The Dexter finale in September left avid and dedicated fans of the show totally shocked, outraged and stupefied. The smart and interesting character who struggled with his dark passenger ended up as a puffy lumberjack (?) after surviving a hurricane (??). What a pity, too, because in the early seasons, Dexter was one of the most innovative new shows on TV. Dexter was an antihero that we loved before Walter White. The finale was written off around the internet as terrible — Buzzfeed even called it "unbelievably awful." That has to hurt.
In a show that's premise was literally a serial killer who killed serial killers, you would think that at its close, the serial killer would kill himself. Or at least Dexter would die so that he could release his "dark passenger"... not mysteriously relocate and leave his son and the love of his life to fend for themselves after tossing his sister's body into the ocean. But apparently, according to Dexter producer John Goldwyn, Showtime execs explicitly forbade the Dexter writers to kill him off. Forbidden!
I guess... that makes the ending a little more understandable, but had Dexter ended with his death, it would truly have brought the series full circle, completing the story arc. We saw in Breaking Bad that the death of the antihero can make a successful ending, mostly because it abolishes any ambiguity. Now we have to wonder what the hell Dexter Morgan is gonna do. Will he go back to killing? That's the question I felt was unanswered — did he get rid of his dark passenger or not?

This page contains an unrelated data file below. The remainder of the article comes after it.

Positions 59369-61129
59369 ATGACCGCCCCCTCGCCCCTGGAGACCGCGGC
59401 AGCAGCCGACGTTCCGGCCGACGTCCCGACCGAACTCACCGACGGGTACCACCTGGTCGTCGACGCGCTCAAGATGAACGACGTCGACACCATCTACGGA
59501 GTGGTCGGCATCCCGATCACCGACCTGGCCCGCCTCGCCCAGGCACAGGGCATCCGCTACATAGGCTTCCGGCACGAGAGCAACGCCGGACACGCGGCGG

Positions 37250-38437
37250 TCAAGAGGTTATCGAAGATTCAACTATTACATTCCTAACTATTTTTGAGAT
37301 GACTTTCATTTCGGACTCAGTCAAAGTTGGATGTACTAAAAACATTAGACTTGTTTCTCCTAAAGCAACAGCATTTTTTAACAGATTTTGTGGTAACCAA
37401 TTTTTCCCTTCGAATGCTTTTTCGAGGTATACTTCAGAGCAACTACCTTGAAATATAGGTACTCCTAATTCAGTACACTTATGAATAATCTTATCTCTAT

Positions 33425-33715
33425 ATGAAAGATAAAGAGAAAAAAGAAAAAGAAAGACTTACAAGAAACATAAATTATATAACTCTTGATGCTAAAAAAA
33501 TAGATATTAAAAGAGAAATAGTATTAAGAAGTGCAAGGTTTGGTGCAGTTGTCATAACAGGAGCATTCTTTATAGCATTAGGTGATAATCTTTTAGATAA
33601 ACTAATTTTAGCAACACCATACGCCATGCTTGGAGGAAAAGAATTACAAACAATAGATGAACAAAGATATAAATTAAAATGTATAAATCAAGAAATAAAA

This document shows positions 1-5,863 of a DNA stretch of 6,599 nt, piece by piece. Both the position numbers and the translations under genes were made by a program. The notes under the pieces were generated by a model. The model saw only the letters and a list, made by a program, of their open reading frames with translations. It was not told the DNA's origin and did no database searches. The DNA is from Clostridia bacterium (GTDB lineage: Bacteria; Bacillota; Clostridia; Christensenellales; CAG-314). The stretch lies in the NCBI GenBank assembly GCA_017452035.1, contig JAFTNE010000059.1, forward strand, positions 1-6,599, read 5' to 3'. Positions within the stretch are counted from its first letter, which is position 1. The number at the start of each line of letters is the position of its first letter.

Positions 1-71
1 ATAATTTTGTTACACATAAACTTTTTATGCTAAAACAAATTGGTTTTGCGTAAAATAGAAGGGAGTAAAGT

Even worse, the producer of the first four seasons of Dexter, Clyde Phillips, shared his idea for an ending, and it sounded so poetic and awesome:
In the very last scene of the series, Dexter wakes up. And everybody is going to think, 'Oh, it was a dream.' And then the camera pulls back and back and back and then we realize, 'No, it's not a dream.' Dexter's opening his eyes and he's on the execution table at the Florida Penitentiary. They're just starting to administer the drugs and he looks out through the window to the observation gallery.
The things that could have been! It's anyone's guess why the Showtime executives didn't want Dexter to die, or why they thought stranding him in the wilderness was a better alternative to death, but clearly, it wasn't the right choice. Dexter should have died.